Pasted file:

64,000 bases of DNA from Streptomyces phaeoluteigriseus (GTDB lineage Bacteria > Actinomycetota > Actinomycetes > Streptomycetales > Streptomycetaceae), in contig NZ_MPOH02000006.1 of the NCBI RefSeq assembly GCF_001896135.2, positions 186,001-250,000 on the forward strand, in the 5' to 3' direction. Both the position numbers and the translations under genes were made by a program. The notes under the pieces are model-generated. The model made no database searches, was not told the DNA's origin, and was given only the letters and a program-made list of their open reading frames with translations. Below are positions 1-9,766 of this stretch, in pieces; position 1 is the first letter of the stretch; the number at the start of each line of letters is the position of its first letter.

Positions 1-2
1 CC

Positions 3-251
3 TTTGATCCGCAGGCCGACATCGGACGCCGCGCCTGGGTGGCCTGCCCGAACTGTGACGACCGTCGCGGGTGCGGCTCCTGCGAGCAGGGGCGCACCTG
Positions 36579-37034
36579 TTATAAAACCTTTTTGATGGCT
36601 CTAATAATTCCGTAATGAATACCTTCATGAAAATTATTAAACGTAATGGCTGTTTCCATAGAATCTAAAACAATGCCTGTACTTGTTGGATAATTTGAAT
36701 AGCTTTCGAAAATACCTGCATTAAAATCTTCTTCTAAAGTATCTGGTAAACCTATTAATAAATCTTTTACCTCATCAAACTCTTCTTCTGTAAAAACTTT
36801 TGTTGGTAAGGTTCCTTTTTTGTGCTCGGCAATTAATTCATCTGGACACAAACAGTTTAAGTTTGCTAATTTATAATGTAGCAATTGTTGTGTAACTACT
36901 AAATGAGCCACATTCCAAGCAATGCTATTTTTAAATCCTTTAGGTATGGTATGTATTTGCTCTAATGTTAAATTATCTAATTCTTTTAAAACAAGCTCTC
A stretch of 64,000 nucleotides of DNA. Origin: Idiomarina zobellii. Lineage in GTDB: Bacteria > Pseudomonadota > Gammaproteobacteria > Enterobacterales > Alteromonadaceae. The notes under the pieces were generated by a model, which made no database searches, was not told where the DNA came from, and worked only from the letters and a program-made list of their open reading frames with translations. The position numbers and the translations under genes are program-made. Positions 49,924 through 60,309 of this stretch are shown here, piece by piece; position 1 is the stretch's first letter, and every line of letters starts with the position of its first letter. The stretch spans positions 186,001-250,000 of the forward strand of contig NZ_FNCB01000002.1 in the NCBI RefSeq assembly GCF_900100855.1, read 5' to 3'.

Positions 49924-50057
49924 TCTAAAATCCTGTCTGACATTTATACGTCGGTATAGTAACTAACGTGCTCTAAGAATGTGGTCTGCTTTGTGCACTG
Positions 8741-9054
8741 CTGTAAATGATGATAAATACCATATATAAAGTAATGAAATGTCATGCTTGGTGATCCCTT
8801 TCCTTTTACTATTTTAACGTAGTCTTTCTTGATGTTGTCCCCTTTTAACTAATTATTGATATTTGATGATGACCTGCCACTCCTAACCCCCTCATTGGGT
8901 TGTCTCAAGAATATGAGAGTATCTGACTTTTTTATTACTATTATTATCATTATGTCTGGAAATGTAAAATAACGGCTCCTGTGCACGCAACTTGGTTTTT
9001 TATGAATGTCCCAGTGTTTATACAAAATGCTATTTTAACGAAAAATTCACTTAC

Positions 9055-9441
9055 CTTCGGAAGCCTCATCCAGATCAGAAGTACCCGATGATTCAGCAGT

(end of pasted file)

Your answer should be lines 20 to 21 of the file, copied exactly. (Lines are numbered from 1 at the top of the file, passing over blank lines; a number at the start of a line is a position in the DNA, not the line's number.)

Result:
Positions 9055-9441
9055 CTTCGGAAGCCTCATCCAGATCAGAAGTACCCGATGATTCAGCAGT